I started the blog in June 2020. Initially I was talking about things like Zoom calls, (many people had never encountered Zoom before),the Furlough scheme, people working from home and the challenge of doing that when you’ve never done it before….. I’m very proud that the blog has that historical element to it, we very quickly forget what things were like.
In June 2021 I started a section called Site-Eco, which is for green and environmentally friendly equipment and initiatives. That is proving very, very interesting.
I certainly have no plan to stop the blog anytime soon. It is a fascinating period, so the pursuit of personal interests is on hold for a bit longer.
As regards the hire industry at the moment as we emerge from the pandemic: what is the current situation?
Overall I’d say it is remarkably strong, typically in times of trouble (and I’m thinking of the credit crunch in 2008), whenever there is any doubt or disruption, the first thing to suffer is construction.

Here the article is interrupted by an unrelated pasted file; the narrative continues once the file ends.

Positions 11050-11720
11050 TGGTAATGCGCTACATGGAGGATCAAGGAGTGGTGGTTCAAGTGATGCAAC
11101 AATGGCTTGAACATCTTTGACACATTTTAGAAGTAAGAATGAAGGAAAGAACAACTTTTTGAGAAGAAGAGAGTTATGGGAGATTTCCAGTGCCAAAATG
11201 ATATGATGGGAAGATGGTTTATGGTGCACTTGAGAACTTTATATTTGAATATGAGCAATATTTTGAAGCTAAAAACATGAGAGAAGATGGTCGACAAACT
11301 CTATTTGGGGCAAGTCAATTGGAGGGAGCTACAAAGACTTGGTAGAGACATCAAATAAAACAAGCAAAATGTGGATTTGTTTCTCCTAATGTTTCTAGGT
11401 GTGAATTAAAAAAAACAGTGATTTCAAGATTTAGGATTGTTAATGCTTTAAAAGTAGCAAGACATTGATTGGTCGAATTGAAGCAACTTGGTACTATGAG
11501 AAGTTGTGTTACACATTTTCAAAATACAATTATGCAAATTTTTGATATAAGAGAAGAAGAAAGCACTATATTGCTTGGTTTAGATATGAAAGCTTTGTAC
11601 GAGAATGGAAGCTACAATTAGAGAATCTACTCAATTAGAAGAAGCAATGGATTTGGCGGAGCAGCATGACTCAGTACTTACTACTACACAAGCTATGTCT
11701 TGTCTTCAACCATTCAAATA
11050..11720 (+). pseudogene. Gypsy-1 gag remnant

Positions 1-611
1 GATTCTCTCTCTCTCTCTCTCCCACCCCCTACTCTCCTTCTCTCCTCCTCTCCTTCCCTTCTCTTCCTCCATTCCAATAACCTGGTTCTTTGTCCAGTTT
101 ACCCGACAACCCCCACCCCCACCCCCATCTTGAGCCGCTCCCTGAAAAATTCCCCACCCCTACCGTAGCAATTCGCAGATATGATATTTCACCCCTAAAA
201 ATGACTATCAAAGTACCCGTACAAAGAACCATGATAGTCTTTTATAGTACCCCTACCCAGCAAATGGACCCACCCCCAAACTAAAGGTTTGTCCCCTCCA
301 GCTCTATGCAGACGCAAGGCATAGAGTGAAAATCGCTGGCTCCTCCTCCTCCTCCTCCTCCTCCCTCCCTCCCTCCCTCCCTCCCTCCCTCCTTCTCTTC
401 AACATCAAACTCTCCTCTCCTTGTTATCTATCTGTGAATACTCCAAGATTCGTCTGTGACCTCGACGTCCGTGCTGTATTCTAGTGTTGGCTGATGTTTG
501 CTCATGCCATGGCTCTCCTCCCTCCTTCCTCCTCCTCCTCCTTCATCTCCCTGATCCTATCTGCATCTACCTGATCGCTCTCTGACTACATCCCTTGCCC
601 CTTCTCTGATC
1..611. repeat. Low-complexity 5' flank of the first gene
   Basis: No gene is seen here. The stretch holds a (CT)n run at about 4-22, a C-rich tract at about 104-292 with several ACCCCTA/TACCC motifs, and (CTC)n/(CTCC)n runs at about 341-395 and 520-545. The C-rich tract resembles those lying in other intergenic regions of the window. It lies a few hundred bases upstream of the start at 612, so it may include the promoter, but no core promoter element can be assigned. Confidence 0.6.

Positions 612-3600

This time it’s the exact opposite: construction has kept going, because for one thing we haven't built enough houses in the last 30 to 40 years. People are working from home or remotely, so broadband installation is very, very strong throughout the country.
During Furlough we’ve seen a lot of people getting home improvements done: gardening, landscaping… They weren’t going on holiday so they were putting the money towards patios, conservatories, extensions. I’ve covered some of this on the blog: people were putting in pizza kilns and outdoor living spaces. These pizza kilns weigh a ton… They were buying these things, they were being dropped off by the road side and people suddenly realised they’d have to move them…so they were hiring equipment to do that.